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Archive for the ‘Dogfish Head’ tag

Craft Beer Gift Guide

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What is the best gift to get someone who loves craft beer? A sometimes difficult question, but here is your answer. We have put together a list of items anyone interested in craft beer, whether they are an avid homebrewer or just getting into the beverage, would be happy to open on any holiday morning.

Spiegelau Beer Classics 19 Ounce IPA Glass

Set of 2, 4, 6 or 12

ipa glassesClick Image to Purchase

Speigelau created their IPA glasses with a little help from their friends Sam Calagione of Dogfish Head and Ken Grossman of Sierra Nevada, guys that know a thing or two about hops. The unique shape of the vessel, which kind of reminds us of a goblet perched atop a shot glass, is designed to showcase hop froward American style IPA’s by enhancing mouthfeel and preserving the head for longer than your average pour. Not to mention the wide opening that allows for that bitter, fruity aroma to really travel straight from the glass to your nose. The best part about these is that Dogfish Head and Sierra Nevada are donating all their proceeds from sales of this glass to benefit advances in hop farming. So really everyone wins with this one.

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Saison du Buff – Dogfish Head Brewery, Stone Brewing Company & Victory Brewing Company (2012)

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du buff glassesBLC Says:

Saison du Buff is an interesting trio of beers much like the three breweries who crafted each version. Born out of the formation of the BUFF alliance (Brewers United for the Freedom of Flavor) in 2003 these beers were a long time coming. This group was comprised of Sam Calagione, Bill Covaleski and Greg Koch. The goal of BUFF was to highlight the “passion and camaraderie of the American craft brew movement”, at least according to the Dogfish Head Brewery website. It was three young brewers trying something bold and building upon something that had been slowly growing since Jack McAuliffe first opened New Albion Brewing Company in 1976.

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Written by A+K

March 28th, 2014 at 5:09 pm

Hops & Props at The Cradle of Aviation – February 8th 2014

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Saturday, February 8, was the first ever Hops & Props Craft Beer Festival at the Cradle of Aviation. Though a similar event has been held at The Museum of Flight in Seattle for the past 12 years with great success, this was Long Island’s first introduction to the merging of craft beer and aviation. An unlikely match, sure, but they seemed to pair together almost flawlessly.

Since this was the first time this event was held, both the participants and attendees were not positive what to expect. We spoke to many brewers and exhibitors who told us when they arrived earlier in the day to set up they had no idea how the evening was going to pan out. Instead of having everything set up in a large, circular arena, which is how many craft beer festivals tend to operate, Hops & Props saw vendors sprawled throughout the museum in an almost maze-like set up. We admit that it took us quite a while to make our first pass through, though this was more due to lots of stopping and chatting rather than getting lost. The amount of aviation exhibits that were existing in harmony with the craft beer and food tables was really a sight to see, and to everyones credit it seems like the venue was treated with respect.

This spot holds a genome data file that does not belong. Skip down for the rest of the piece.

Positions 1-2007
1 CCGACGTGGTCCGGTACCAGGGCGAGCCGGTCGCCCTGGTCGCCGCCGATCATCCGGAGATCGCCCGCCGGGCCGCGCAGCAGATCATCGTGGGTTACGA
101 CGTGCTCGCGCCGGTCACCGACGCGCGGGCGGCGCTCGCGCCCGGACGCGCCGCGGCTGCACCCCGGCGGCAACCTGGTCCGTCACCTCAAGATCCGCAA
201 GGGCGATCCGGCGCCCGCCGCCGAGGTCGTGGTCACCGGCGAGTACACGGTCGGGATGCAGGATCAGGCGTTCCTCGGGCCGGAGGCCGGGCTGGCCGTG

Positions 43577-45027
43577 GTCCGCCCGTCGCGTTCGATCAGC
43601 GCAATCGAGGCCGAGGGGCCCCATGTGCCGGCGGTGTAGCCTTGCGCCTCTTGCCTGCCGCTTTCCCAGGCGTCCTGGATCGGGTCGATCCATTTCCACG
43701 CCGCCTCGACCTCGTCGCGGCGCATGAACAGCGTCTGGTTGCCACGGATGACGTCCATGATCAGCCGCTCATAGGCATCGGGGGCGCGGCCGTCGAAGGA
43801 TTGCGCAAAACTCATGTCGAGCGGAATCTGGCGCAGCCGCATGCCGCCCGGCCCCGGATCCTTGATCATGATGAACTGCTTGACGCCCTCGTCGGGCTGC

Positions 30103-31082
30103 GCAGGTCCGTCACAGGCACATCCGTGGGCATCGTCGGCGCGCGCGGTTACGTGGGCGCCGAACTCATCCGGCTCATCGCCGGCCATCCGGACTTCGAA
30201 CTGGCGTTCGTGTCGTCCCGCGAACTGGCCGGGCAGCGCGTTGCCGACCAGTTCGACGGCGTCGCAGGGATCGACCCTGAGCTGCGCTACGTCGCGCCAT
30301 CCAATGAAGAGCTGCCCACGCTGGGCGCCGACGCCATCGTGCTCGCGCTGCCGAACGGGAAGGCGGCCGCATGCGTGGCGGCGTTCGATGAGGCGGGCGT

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Through Being Cool

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It’s no secret that the craft beer secret is out of the bag. Dive bars now boast taps of Sierra Nevada alongside Miller Lite, local bevys have expanded their craft section from one shelf to entire aisles and bartenders won’t look at you like you have two heads when you say you’re in the mood for an IPA. Though the popularity of craft beer is on the rise, it seems it is not in danger of peaking. At least, not yet. So where is craft beer headed in the next five years? And more importantly, what social implications will an increase in craft awareness have on the industry?

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Written by A+K

February 1st, 2014 at 1:27 am

The 35th Annual A.H.A. National Homebrewers Conference: The Aftermath

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Last month (Saturday, June 29) the 35th annual A.H.A. National Homebrewers Conference wrapped up in Philadelphia. The commencement dinner banquet was preceded by three full days of seminars, events, tastings, meet & greets and vendor exhibits. Overall it was a hectic, information filled weekend that was hosted at the downtown Marriott but the festivities and craft beer enthusiasm quickly spilled out into much of the city of Philadelphia.

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Our time in Philly actually kicked off on Wednesday morning, a full day before the conference began, when we arrived to take the tasting portion of the BJCP exam. After passing the online test the previous week, and practicing beer tasting for the better part of the last couple years, we arrived a bit anxious but ready to go. The exam was 90 minutes long and the largest BJCP tasting exam yet, with over 60 participants. Six beers were served and each exam taker had 15 minutes to judge each brew as if it was a BJCP sanctioned homebrew competition. Though the experience was a bit intimidating, and after comparing notes after it seems everyone had their own opinions on the beers, it was definitely a fitting way to kick off the weekend. Plus, we don’t find out our scores for at least a couple months so the outcome wasn’t able to negatively effect anyones conference experience.

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